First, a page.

Santa Ana "The Substantial"
Marvelous Thrift of Orange County’s Metropolis
By Linn L. Shaw, Postmaster
One of the chief lines of tourist travel in Southern California is the Santa Fe system from Los Angeles to San Diego, the luxurious trains of which carry many thousands of delighted sightseers annually. It is doubtful, however, if any considerable proportion of these fortunate enough to enjoy this trip realize that for some forty miles of the distance they are traversing the heart of the richest and most wonderful region in all the world, for such is the claim with which Orange County challenges any other section of the universe.
Thirty-five miles southeasterly from Los Angeles, on the Santa Fe line to San Diego, is situated the thriving city of Santa Ana, the County Seat of this wonderful region, which is now rapidly forging to the front as one of the leading points of Southern California. Located in almost the exact center of the rich Santa Ana Valley, this city is a natural commercial center, besides offering all the climatic advantages obtainable elsewhere. Two other great railway systems enter the town from Los Angeles – the Southern Pacific and the Pacific Electric – and there is also both steam and electric connection with the beach, only twelve miles distant.
To the eastward, at about the same distance, rises a majestic mountain range where many beautiful canyons are easy of access. The vast area lying between the ocean and these mountains is almost all under cultivation, and presents a most surprisingly diversified list of farm and orchard products.
Proximity to the ocean provides an even and enjoyable climate, the ocean breezes tempering the atmosphere in winter and summer alike. Extremes of either heat or cold are unknown, which condition has brought Orange County to the front rank with many products which do not reach their highest state of perfection elsewhere. In this category may be mentioned the Valencia orange, for which delicious fruit this county has held the world’s record for price for many years.
While the orange industry reaches very majestic proportions in this favored county (4,500 carloads having been marketed last year) it is far from being the most important one. Foremost in point of value comes the sugar beet, of which crop 35,000 acres are planted, yielding a return of $3,500,000 to the farmers. Another great crop is that of Lima beans, comprising about 30,000 acres, of which twenty five square miles lie in one unbroken field. Twelve million pounds of English walnuts valued at $1,400,000.00 were also raised last year in this snug little County, while 10,000,000 barrels of crude oil, valued at $7,000,000 helped very materially in swelling the total value of products, which reached over $25,000,000 or more than $700 for every man, woman and child its population.
Over 75,000 acres were last year planted to cereals and hay yielding a return of $1,127,000 and yet this very respectable sum was exceeded over two hundred dollars by the out-put from poultry and eggs. Other important crops, with their annual value, are apricots, $360,000; lemons, $175,000; celery, $600,000; potatoes, $800,000; honey, $110,000; butter and cream, $150,000; berries, $50,000; olives $30,000; chili peppers, $30,000; tomatoes, $50,000; cabbage, $60,000; wool $26,000; fish, $27,000; onions, $30,000; while many other products are exported in lesser quantities, including apples, peaches, pears, grape fruit, peanuts, cauliflower, green corn, wine and brandy.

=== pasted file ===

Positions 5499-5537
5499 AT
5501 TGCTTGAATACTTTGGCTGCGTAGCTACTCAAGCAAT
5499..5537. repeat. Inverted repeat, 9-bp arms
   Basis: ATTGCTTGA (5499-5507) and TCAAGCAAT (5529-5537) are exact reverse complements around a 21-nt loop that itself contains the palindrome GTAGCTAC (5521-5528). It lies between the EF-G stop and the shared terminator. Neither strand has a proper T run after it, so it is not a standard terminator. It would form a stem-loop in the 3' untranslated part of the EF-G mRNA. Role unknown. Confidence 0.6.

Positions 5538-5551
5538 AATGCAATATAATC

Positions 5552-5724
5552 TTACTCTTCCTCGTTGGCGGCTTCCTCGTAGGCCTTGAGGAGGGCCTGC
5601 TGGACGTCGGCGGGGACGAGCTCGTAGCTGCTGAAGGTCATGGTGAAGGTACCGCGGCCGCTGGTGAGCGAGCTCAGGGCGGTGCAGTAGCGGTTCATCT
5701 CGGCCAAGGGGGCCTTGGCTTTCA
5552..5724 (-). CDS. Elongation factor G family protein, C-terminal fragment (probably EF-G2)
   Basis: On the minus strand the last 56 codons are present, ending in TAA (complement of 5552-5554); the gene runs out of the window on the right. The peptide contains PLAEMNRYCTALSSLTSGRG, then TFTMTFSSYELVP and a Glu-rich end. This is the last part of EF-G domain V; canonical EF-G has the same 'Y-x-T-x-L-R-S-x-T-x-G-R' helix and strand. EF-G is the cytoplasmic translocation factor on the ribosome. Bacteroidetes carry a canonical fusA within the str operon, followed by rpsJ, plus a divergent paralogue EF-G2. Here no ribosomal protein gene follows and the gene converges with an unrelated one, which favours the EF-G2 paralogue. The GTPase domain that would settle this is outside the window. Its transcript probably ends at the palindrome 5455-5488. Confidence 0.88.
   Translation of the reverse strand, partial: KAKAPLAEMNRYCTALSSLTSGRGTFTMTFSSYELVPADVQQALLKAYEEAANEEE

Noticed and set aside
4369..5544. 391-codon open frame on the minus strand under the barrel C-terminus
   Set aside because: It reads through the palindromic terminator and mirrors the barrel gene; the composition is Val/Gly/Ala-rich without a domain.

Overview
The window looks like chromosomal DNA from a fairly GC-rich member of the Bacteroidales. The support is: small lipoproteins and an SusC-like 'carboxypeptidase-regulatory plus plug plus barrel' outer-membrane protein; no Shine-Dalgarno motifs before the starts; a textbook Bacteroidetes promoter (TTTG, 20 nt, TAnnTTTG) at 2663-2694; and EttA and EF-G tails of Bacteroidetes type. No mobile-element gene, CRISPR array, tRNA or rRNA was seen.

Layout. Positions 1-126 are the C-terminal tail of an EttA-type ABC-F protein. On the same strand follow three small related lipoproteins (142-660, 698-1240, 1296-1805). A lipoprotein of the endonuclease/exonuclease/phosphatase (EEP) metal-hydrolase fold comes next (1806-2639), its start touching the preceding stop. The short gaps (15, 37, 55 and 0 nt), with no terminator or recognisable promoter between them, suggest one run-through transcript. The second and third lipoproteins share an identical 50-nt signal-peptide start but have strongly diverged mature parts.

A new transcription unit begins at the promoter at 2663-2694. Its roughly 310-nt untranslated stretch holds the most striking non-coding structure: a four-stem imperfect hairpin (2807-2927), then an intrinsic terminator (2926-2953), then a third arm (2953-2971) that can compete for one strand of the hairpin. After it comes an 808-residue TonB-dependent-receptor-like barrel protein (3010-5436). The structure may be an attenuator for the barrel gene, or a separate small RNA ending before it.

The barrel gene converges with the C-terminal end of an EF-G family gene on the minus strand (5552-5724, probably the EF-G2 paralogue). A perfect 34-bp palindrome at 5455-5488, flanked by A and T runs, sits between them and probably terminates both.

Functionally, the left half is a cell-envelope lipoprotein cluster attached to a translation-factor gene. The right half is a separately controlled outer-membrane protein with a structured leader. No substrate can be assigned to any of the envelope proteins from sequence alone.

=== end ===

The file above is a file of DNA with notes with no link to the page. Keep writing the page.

Orange County leads the world in at least two great products, namely, the sugar beet and English walnut and may claim the same distinction as regards the Valencia orange. There are five large beet sugar factories in the county, (two of which are located at Santa Ana) out of a total of fourteen in the state, or seventy-seven in the United States.As before stated, this city is the county seat and commercial center of this favored county, and its stability is perhaps best indicated from the fact that with a population of about 12,000 the resources of its six banks aggregate nearly $6,000,000. The city is growing very rapidly, the building permits for 1911 reaching well over half a million dollars, while, for 1912 they promise to total double that amount.
Santa Ana’s school facilities are of the best, including the kindergarten, grammar and high school courses, a feature of the latter department being the most efficient commercial school on the coast. Two hundred thousand dollars were recently voted for a magnificent polytechnic high school, and practical courses in manual training, domestic science and art work are furnished pupils in the fifth, sixth, seventh and eighth grades. A very reliable index of the city’s growth and importance are shown in its postal receipts, which amounted to $33,000 for the year just closed, as against $11,640 for the same period ten years ago, being an increase of over 275%.
The city is provided with an efficient free delivery service, with seven city letter carriers, and seven rural routes are also in operation from its post office.
Santa Ana’s assessed valuation is considerably over $6,000,000 on a 40% basis, which furnishes ample revenue for its requirements under a reasonable tax rate. The city has over ten miles of improved streets and one hundred miles of splendid cement sidewalks. Automobiles and bicycles are in use in remarkable numbers the year round, good roads being provided throughout the valley and to the mountain and coast resorts.
(Out West, September 1912)